- Longer lasting: Gets more shots (350 versus 210) out of a single battery charge.
- Better sealing: Is splash and dust sealed for shooting in inclement weather conditions.
- Better studio light control: Has a PC Sync socket to connect to professional strobe lights.
- Greater peace of mind: Features a second card slot as a backup in case of memory card failure.
- Faster buffer clearing: Supports a more advanced SD data transfer standard (UHS-II vs UHS-I).
- More modern: Was introduced somewhat (3 months) more recently.
If the count of relative strengths (bullet points above) is taken as a measure, the X-Pro2 is the clear winner of the contest (19 : 13 points). However, the relative importance of the various individual camera aspects will vary according to personal preferences and needs, so that you might like to apply corresponding weights to the particular features before making a decision on a new camera. A professional wildlife photographer will view the differences between cameras in a way that diverges from the perspective of a family photog, and a person interested in architecture has distinct needs from a sports shooter. Hence, the decision which camera is best and worth buying is often a very personal one.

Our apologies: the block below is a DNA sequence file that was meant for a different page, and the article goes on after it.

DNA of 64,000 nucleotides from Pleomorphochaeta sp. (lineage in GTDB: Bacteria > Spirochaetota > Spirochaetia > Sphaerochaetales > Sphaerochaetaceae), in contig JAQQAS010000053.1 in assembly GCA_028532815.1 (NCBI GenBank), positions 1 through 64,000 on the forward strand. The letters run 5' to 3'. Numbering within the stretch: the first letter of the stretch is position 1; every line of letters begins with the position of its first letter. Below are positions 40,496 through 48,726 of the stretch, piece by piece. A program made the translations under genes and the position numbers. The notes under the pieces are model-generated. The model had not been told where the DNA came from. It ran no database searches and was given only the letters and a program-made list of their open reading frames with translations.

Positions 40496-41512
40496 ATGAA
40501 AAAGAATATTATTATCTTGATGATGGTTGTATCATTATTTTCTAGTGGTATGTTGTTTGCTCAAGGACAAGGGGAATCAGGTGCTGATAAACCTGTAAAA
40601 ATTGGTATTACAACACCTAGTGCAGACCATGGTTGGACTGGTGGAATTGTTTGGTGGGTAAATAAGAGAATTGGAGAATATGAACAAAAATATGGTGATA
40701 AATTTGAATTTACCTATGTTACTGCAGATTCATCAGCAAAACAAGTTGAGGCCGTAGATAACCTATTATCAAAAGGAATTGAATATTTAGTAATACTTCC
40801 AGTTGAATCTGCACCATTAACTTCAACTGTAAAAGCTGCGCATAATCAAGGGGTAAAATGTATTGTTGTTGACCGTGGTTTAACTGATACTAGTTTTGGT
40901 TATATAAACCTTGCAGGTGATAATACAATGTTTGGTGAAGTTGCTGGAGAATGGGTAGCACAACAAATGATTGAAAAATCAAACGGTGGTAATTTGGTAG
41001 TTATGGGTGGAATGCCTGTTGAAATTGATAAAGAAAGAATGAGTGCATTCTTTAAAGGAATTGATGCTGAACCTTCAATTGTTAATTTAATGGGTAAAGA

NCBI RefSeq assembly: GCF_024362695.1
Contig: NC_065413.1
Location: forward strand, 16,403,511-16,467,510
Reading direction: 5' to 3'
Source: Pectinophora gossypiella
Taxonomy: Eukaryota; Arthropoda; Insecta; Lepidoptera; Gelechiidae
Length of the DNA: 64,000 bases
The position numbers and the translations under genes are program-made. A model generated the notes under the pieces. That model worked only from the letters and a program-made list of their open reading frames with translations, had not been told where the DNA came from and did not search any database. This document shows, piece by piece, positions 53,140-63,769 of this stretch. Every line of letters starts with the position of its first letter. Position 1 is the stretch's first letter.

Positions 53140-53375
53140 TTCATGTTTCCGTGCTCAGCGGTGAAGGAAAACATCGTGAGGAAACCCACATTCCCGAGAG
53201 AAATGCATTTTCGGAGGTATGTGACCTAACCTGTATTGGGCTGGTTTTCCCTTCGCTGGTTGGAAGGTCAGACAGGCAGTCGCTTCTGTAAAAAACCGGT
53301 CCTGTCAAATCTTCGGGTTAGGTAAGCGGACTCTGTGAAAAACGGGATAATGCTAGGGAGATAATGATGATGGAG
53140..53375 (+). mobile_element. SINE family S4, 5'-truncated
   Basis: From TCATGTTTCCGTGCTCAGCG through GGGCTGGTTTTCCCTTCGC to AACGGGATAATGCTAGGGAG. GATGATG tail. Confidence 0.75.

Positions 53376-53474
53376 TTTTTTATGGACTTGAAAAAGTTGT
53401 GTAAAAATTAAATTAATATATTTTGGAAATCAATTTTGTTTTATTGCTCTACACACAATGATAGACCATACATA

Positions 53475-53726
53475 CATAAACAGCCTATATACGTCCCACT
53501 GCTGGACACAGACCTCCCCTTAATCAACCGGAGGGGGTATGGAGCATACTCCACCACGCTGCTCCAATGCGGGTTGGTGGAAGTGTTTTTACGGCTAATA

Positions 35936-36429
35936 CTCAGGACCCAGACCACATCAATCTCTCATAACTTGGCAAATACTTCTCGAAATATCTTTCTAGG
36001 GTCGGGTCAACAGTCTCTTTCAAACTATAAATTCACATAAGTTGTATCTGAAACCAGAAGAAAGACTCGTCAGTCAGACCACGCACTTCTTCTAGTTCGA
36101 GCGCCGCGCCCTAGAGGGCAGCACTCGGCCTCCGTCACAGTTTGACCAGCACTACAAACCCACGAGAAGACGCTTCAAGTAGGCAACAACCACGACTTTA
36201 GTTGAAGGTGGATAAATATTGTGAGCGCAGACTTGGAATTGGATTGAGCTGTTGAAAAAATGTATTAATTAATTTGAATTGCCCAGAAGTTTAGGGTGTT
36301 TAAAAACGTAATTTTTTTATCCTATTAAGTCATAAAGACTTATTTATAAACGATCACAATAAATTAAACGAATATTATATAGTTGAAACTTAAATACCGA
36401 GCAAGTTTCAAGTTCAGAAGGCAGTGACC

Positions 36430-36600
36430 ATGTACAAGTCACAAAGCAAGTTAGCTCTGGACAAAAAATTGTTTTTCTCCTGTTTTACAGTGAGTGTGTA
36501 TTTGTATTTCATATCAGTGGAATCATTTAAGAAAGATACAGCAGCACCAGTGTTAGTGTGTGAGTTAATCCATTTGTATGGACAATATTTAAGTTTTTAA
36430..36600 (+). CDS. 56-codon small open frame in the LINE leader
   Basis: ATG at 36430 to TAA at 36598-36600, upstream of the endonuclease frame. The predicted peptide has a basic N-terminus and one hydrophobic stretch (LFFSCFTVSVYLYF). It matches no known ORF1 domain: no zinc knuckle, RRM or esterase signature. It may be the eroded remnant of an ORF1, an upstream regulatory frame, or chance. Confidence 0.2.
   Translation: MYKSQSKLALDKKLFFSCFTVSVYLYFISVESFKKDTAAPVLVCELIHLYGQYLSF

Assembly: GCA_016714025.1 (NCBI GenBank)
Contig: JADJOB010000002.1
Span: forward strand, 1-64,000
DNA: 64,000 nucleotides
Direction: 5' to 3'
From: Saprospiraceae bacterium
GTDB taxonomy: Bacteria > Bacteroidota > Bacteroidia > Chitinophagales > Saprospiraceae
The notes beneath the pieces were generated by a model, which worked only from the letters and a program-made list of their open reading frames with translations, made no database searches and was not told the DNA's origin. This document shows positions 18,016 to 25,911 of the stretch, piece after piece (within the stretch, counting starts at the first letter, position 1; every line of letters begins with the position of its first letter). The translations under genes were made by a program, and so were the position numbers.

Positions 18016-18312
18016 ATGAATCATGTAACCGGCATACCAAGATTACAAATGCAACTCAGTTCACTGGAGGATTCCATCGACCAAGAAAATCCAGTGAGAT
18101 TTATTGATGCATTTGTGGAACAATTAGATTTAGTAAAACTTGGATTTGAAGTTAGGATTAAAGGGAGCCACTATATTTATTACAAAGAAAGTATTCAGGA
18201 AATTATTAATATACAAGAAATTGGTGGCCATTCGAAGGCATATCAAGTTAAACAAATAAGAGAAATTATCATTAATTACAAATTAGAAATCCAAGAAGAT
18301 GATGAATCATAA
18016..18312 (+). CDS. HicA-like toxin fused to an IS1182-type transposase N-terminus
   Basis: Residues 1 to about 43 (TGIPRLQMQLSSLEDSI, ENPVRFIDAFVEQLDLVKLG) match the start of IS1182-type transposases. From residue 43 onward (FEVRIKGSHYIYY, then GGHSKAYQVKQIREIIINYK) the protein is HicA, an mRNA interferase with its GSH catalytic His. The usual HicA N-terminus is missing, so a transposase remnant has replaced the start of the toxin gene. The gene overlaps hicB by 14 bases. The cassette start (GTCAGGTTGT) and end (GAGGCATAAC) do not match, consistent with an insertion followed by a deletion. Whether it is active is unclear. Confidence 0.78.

How about other alternatives? Do the specifications of the Canon G5 X and the Fujifilm X-Pro2 place the cameras among the top in their class? Find out in the latest Best Travel-Zoom Camera and Best Mirrorless Interchangeable Lens Camera listings whether the two cameras rank among the cream of the crop.